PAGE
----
Dr. Madoff I Presume

by Barry on February 8, 2016

If You Like This, RSS Me!

th-5

 

I don’t watch much TV these days, but last week I found myself watching two made-for-TV specials, one about Bernie Madoff and the other about O.J. Simpson.

Most would agree that these two were possibly the greatest monsters of our time. Most of us got to witness the behaviors of these two men. Madoff was particularly interesting to me because we came from the same town, and we went to the same high school.

My brother-in-law was in his graduating class. And Peter Madoff, Bernie’s brother was the president of my college fraternity.

Yes…they walked among us.

No real surprises there, but something struck me about the screenplay. Three times during the show Bernie Madoff repeated the line: “Trust is the basis for all long-term relationships.” Most of us who watched it heard the line because it was repeated again and again.

But most of us probably let it go by like a sudden chill in the room, or a fleeting pain.

Not me. This blog is about Trust, Appreciation and Ownership, and I have been writing about the importance of trust for dentists, in every human interaction…it is not only the basis of all long-term relationships, but the entire substructure of any well-functioning organization from a family to a country to a planet.

A few days later I got a phone call from a dentist who questioned what would happen if Bernie became a dentist, or a doctor rather than going to Wall Street. It could have happened considering his socioeconomic background.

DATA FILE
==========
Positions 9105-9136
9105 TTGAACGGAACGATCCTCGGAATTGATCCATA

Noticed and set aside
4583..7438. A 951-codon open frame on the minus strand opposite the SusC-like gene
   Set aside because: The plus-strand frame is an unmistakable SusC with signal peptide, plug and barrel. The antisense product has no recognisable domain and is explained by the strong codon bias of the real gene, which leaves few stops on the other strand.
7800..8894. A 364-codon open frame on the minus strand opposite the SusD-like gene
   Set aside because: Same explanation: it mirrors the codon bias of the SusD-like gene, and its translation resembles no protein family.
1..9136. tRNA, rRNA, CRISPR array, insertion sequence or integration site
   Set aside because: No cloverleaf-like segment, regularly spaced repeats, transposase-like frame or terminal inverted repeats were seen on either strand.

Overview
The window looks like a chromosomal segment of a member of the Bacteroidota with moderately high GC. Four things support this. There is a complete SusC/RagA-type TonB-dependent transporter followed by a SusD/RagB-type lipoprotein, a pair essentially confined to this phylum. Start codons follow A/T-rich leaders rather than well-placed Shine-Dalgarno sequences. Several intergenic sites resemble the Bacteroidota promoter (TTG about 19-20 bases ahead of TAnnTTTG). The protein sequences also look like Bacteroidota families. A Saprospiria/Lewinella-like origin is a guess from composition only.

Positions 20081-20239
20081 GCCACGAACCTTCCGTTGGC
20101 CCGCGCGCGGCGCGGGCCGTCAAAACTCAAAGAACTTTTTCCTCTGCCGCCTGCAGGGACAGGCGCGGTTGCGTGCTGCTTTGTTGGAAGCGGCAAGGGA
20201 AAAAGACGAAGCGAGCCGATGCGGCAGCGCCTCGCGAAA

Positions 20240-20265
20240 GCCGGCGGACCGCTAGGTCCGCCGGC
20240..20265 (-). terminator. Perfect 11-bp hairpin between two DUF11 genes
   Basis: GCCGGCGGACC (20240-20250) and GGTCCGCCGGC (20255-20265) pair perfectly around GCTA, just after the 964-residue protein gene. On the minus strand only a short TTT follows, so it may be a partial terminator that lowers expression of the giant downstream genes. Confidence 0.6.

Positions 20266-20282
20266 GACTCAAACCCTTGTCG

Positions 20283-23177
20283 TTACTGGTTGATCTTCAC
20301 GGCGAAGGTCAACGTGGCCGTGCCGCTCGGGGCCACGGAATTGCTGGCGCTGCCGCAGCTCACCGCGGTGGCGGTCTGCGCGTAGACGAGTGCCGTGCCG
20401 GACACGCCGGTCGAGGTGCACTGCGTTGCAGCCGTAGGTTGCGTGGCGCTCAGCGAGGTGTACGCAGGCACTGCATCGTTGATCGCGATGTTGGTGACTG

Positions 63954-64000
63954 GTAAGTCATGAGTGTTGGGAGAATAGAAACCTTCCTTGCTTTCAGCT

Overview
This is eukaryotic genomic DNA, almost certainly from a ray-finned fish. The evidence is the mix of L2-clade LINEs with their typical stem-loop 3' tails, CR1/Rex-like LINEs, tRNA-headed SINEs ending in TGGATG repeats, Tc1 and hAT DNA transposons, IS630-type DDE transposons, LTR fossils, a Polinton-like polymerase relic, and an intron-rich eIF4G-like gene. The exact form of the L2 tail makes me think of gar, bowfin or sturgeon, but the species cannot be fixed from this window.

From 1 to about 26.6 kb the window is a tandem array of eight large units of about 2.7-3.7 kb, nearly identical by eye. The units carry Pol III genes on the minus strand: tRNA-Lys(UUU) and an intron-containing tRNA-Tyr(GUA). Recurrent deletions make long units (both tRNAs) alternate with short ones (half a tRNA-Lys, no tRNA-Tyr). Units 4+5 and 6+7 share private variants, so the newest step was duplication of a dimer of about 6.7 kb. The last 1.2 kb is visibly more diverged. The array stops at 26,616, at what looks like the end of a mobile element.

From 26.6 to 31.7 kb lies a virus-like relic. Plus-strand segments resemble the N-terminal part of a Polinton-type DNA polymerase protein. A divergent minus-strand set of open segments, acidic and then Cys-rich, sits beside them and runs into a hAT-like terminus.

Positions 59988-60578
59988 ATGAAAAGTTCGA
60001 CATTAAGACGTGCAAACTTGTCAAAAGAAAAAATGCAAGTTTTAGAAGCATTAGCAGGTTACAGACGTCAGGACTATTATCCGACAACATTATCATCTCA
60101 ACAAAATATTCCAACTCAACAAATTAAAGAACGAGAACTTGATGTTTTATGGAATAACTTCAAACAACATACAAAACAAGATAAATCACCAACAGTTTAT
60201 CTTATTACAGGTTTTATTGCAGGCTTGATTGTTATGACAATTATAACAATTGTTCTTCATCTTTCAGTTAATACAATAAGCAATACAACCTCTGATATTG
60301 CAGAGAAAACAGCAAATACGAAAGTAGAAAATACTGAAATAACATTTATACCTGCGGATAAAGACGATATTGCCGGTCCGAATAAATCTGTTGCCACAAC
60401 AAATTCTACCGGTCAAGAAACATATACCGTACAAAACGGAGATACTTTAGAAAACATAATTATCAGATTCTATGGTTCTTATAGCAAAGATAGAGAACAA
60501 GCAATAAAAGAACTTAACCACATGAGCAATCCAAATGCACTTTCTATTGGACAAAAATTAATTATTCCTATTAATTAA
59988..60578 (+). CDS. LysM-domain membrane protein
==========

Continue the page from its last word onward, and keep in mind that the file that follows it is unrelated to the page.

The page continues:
Now, granted people like O.J. and Bernie are special cases…people who totally lack even a trace of empathy, and we all know that the opposite, people like like Mother Theresa, are just as rare.

So they don’t shock me.

What shocks me is the public’s reaction…to the SEC. The SEC is a government agency that is set in place to protect the public.

Who can we trust if we can’t trust those who are there to protect us? My friend, the dentist, was saying that we see this in our profession all the time…frtom every angle…the dentists, government, corporations, insurance companies and even the public itself.

In 1979, during the more idyllic days of dentistry, I traveled to Los Angeles to hear a presentation of alternative ways to deliver dental care. This one discussed the new retail dental office concept that was being set up in L.A. The first one was in a Sears store in El Monte California, a small industrial town just east of Los Angeles.

Two very polished salesmen spent two days trying to convince dentists that this was the future of dentistry. They were brothers, very well trained and very convincing. I left L.A. with a bad taste in my mouth…not because of the business model, but because of the way they objectified patients.

That was in 1979. I lost track of that concept, but not the language that I continued to hear over the last 35 years, from non-dentists and dentists alike who have objectified the patient experience and used trust as their method to persuade.

Very effective…and unethical. A paradox that would make anyone shiver.

Trust…the force that can be used for good or evil. We can choose to be Luke Skywalker or Darth Vader…yet mostly we sleepwalk through these choices.

I have witnessed dentists and doctors using the force for good and evil…it all comes down to —who are you?

For years, we in dentistry have seen outsiders take what used to be a “noble” ethical profession and turn it into business as usual. Who protected the profession?

Certainly not the dentists. Most went along with the status quo. I wonder why? Because we sure express our displeasure to each other.